By taking to the air and capturing thousands of ultra-high resolution images of the cable corridor APEM has been able to speed up survey times, reduce costs and minimise health and safety risks compared to traditional ground based surveying.
To complete the recent survey for Vattenfall, a twin-engine survey aircraft was fitted with the company’s state-of-the-art Leica camera. Flying 85 flights lines the aircraft captured over 10,000 images of the proposed cable corridor, covering a corridor width of between 700 m and 1,200 m from where the corridor makes landfall to a search area for a proposed new substation.
The flights took ten hours on-task and a suite of powerful computers were then used to process the data and have outputs for the entire corridor with the client within ten days.
Very high resolution image mosaics and detailed 3D digital height models along the entire 62 km of proposed cable corridors were created. The 3D models accurately depict changes in ground elevation across the survey area. When combined with the aerial photography they allow clients to check the corridors remotely and identify areas that might present challenges.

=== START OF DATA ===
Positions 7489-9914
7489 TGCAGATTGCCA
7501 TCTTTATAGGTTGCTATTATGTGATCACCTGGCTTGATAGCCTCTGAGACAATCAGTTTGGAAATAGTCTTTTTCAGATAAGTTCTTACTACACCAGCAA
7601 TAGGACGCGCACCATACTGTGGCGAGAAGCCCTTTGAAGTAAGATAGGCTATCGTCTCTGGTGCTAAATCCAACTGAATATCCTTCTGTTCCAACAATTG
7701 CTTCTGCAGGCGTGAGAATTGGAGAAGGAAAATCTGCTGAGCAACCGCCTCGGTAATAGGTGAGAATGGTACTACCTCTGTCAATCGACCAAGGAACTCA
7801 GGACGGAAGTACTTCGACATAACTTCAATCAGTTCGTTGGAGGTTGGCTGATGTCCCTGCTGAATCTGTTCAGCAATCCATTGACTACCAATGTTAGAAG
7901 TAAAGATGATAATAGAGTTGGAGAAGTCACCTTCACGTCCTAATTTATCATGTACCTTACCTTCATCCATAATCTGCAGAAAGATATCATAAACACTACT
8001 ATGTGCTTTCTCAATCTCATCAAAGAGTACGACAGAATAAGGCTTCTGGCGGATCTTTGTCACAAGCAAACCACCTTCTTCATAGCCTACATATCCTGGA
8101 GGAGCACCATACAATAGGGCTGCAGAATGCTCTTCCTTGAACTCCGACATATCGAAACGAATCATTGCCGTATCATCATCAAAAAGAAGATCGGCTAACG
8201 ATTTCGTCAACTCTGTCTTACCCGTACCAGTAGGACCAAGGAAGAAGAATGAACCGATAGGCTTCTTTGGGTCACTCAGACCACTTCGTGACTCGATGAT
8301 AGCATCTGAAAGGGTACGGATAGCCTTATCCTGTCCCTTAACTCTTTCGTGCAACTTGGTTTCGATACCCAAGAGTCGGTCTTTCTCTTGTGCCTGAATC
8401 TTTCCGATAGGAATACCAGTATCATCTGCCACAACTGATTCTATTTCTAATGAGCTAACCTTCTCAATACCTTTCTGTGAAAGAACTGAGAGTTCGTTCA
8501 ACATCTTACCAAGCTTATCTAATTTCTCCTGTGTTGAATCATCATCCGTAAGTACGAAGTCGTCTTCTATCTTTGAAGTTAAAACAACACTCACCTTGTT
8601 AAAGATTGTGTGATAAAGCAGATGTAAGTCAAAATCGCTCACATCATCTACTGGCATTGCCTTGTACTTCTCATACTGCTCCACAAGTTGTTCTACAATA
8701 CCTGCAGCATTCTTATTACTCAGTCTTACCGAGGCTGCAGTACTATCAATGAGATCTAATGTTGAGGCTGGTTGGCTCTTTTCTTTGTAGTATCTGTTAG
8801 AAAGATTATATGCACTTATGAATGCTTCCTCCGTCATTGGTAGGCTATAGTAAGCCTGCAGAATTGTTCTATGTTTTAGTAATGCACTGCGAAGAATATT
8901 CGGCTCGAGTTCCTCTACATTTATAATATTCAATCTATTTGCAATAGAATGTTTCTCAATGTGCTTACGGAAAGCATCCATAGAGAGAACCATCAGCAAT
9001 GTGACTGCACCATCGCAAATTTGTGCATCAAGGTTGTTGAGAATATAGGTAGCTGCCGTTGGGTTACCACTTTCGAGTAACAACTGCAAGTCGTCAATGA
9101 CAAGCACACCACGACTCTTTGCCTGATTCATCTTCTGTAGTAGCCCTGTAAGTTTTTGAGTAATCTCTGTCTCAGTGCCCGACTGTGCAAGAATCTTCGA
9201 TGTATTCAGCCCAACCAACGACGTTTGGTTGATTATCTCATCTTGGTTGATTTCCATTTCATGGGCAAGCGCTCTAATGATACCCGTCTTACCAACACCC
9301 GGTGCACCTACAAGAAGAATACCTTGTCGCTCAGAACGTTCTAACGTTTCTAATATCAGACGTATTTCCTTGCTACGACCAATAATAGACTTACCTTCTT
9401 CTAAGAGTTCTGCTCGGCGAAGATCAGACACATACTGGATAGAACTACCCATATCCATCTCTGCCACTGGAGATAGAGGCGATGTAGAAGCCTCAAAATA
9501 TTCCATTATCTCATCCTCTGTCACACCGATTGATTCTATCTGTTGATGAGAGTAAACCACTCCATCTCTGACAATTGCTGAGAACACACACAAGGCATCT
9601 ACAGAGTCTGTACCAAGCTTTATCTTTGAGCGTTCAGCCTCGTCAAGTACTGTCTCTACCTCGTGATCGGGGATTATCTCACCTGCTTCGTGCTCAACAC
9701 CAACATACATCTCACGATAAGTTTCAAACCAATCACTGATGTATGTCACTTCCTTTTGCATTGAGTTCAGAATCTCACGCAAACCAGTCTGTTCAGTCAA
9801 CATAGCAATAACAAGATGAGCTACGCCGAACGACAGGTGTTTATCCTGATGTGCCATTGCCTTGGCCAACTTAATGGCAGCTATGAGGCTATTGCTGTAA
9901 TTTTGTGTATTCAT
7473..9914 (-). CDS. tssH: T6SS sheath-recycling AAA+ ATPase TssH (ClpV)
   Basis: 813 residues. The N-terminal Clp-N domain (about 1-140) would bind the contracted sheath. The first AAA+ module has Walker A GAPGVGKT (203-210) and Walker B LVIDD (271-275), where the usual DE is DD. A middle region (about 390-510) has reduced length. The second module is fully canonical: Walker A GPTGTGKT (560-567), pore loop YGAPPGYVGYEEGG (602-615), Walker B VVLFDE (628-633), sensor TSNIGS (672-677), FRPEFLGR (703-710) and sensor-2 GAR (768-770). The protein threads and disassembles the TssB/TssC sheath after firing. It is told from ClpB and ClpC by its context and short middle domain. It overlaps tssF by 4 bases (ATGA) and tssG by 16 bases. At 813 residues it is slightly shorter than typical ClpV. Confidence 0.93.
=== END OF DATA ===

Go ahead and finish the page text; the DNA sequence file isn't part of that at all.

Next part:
Ground truthing showed APEM’s models to be accurate to within 20 cm, giving the client confidence in the datasets and allowing targeted deployment of engineers directly to those sections of the routes that need closer inspection on the ground. The data will also be used by the ecology and archaeology teams for survey planning.
David Campbell, principal remote sensing scientist at APEM, said: “Developers know that producing electricity in offshore wind farms is only part of the challenge. They also need to find the best way to get the energy ashore and into the National Grid.
“And just as innovation is driving down the cost and development time of the offshore elements of wind farms, so innovations like ours are doing the same for the onshore costs.”
If you have any queries, please contact David Campbell, principal remote sensing scientist.
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